10 Practical Tips For Dealing With Potential Rates Avoidance

Image: Joel Filipe/joelfilip/Unsplash
Image: Joel Filipe/joelfilip/Unsplash

Setting up a new account

It should no longer be the case that you accept a simple email or phone call to change the liable party for rates on a property. Increased scrutiny of the information provided at the beginning of any period of occupation should lead to increased rates of recovery. A local authority has a statutory duty to collect business rates, and it is reasonable in the execution of that duty to seek documentary evidence of the existence of a party and its right to occupy at the outset. This ought to include a copy of the lease or licence, as well as written confirmation from a director of the occupying company, preferably on their letterhead. It is important to adopt a uniform approach with all new accounts.

No payment received?

If you have any doubt over the existence of the occupying party, seek further information from the landlord. This might include:

  • arranging an inspection to check occupation (with photos if possible)
  • proof that rent payments have been made, or details of any action taken regarding unpaid rent
  • who is responsible for the utilities
  • what insurance has been arranged on the property (e.g. public liability insurance)
  • checking with agents if the property has been on the market for sale or to let during the lease
  • check the lease carefully for any obvious issues such as lack of exclusive occupation.

The case of Augustine Housing Trust v Grays Magistrates’ Court [2011] is a useful one to quote and held that councils are entitled to ask for such documentation as they think is necessary to assist in making a decision on relief, such as audited accounts, etc. The case applied to an application for charitable relief but in our view may also be applied to considerations of liability.

Property occupied by someone

If a property has been occupied further investigation will be needed. This might include:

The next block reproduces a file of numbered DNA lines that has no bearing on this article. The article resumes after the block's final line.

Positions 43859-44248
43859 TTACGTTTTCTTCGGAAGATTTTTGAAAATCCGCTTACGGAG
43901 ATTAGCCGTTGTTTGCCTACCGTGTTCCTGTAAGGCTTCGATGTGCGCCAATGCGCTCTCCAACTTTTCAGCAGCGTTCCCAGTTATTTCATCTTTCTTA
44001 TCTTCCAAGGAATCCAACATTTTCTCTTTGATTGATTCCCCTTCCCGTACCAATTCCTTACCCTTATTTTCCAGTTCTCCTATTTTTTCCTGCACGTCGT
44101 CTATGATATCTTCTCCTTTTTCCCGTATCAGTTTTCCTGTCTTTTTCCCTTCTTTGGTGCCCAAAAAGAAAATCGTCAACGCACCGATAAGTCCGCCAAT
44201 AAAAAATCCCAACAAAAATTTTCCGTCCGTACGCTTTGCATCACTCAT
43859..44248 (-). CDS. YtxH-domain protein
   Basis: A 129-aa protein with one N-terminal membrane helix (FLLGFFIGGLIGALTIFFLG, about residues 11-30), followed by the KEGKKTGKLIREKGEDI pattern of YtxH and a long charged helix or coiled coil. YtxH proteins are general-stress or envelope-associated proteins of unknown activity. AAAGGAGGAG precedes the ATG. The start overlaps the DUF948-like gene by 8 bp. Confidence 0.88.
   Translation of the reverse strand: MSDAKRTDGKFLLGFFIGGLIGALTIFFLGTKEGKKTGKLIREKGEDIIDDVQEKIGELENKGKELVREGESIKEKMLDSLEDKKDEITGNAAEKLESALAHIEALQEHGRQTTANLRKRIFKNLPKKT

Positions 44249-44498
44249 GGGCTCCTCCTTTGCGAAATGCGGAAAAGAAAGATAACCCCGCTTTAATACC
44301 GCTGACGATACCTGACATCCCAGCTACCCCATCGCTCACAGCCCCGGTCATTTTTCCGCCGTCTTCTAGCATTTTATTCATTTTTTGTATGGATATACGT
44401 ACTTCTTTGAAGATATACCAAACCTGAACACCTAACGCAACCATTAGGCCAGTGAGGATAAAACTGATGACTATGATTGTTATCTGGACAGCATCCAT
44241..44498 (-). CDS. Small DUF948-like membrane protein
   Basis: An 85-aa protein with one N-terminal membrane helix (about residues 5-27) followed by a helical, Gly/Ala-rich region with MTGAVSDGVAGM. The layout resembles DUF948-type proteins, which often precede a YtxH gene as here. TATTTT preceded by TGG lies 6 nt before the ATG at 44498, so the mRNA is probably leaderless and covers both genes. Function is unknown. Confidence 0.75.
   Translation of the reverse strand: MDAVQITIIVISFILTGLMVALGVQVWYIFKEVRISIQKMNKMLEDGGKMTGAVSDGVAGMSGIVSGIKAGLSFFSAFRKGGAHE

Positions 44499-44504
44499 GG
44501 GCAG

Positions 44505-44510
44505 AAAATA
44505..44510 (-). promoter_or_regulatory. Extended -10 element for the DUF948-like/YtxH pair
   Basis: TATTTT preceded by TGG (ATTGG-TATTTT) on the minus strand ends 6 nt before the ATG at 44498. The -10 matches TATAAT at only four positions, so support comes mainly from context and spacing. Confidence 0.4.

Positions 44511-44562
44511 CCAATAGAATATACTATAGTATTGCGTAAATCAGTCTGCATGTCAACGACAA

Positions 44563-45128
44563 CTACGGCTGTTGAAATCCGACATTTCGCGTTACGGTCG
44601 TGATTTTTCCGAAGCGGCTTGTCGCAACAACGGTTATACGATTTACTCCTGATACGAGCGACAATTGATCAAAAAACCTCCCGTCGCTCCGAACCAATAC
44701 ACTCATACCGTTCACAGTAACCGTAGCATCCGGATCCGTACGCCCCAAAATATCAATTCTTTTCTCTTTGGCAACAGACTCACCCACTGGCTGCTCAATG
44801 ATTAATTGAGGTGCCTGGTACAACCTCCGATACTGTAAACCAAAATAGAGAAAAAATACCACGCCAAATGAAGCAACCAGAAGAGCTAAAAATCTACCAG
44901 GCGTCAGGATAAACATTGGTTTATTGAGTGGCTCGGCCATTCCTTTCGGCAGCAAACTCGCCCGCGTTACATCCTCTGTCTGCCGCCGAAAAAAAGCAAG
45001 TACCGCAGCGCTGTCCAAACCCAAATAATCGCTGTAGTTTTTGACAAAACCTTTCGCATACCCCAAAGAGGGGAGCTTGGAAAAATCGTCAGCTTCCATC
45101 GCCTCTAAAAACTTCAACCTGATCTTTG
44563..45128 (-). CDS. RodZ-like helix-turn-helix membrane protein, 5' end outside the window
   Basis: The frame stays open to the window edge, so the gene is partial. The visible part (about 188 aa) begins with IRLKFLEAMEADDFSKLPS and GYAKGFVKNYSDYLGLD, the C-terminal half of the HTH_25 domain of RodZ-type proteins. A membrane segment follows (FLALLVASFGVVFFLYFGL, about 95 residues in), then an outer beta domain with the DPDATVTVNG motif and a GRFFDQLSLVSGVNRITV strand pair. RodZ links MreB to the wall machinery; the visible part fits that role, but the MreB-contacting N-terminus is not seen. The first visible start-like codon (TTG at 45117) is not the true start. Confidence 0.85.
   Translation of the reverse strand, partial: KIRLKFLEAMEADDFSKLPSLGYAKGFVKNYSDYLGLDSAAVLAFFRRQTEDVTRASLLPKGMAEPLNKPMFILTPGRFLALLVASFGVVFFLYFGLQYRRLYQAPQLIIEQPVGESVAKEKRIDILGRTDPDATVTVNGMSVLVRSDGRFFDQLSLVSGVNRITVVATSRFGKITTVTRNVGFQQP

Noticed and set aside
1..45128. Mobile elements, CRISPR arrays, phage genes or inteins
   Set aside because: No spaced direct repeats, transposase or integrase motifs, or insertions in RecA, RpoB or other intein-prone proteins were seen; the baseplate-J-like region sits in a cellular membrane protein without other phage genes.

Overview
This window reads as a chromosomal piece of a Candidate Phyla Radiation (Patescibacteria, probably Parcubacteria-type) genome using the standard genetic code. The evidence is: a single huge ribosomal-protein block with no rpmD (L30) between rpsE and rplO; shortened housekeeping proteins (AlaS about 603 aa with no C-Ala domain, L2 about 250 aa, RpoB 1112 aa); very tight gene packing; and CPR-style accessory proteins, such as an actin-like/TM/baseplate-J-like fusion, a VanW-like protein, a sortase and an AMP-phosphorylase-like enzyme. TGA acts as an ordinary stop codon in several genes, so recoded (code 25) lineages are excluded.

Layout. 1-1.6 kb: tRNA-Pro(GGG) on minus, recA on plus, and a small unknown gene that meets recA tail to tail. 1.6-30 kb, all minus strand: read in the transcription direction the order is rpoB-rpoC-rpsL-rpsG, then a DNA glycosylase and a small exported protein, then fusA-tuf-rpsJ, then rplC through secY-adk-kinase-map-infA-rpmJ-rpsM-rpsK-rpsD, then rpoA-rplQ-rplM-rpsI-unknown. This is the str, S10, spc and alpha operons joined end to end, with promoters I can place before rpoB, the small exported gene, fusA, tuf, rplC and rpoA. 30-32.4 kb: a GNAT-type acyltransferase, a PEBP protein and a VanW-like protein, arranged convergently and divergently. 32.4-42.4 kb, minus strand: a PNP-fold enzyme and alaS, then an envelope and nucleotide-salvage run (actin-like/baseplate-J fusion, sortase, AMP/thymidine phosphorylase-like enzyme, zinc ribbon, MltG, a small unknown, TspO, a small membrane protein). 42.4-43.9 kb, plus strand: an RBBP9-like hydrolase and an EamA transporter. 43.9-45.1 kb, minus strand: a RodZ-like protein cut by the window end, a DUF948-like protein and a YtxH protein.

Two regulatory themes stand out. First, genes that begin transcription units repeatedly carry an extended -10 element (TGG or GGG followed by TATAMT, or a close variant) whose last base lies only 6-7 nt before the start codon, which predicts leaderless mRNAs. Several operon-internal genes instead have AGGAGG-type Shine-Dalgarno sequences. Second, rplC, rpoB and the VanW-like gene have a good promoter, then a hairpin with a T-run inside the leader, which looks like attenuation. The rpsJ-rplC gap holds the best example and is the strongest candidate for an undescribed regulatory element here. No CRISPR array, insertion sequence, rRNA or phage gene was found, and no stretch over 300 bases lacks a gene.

• asking occupiers for proof of trading from the premises such as bank statements (showing takings etc.)
  • PAYE or VAT registration
  • utilities and public liability insurance.

Also remember to consider whether there might be paramount control issues at the properties. Does the head tenant retain the keys and have regular access to the premises?

Enforcement agents

Enforcement agents are often frustrated with representations that goods or assets on the premises are owned by third parties. For example finance companies or sale or return stock arrangements. Put pressure on the enforcement agents to insist on evidence of this failing which goods ought to be levied on. For a trading business, the enforcement agents still represent the best opportunity for collection, and it should be up to the occupier to prove that any goods do not belong to them.

Burden of proof

Once you have raised unpaid bills to a party, the burden of proof swings to that party to show why they may not be liable. The case of Pall Mall Investments v London Borough of Camden [2013] provides a useful summary and guidance on the burden of proof that will affect the parties. It is often the case that parties will refuse to co-operate or substantiate their position considering it the job of the local authority to investigate the matter. From the case of Radford v North Haven District Council [1987] “The burden [of proof] then falls on the Respondent to show sufficient cause for not having paid the sum demanded. The question where a person appears to be in occupation of a particular property is in actual occupation of it will be peculiarly within his knowledge”.

And from Westminster v Tomlin [1990] “The rating authority cannot know the full circumstances surrounding each rateable property and its area, and if the property established that prima facie case that the rates have been properly demanded and not paid, the burden of proof then shifts to the Respondent of the summons to appeal and show for one reason or another why he has not paid”.